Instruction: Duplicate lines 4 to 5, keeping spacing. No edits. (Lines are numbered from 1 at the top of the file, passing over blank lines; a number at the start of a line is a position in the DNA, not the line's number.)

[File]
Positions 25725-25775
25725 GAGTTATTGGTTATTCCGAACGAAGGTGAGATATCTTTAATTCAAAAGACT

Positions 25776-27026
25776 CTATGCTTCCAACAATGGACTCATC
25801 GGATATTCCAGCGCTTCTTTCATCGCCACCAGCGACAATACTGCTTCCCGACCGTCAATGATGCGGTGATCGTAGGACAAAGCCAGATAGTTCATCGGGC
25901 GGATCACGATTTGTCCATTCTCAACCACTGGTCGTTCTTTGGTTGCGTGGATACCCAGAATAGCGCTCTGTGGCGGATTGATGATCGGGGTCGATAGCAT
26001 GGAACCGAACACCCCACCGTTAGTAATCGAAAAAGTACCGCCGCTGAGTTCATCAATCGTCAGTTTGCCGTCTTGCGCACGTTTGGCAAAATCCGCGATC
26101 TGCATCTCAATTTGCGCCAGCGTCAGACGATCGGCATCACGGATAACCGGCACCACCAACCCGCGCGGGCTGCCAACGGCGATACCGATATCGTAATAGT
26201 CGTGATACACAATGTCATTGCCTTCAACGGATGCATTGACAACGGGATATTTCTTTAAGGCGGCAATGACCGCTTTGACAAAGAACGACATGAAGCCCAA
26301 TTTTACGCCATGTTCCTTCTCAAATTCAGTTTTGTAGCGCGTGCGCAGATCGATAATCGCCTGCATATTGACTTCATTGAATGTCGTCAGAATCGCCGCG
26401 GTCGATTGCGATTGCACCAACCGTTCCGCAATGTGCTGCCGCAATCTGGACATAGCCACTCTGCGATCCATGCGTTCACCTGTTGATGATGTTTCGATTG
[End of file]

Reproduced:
25776 CTATGCTTCCAACAATGGACTCATC
25801 GGATATTCCAGCGCTTCTTTCATCGCCACCAGCGACAATACTGCTTCCCGACCGTCAATGATGCGGTGATCGTAGGACAAAGCCAGATAGTTCATCGGGC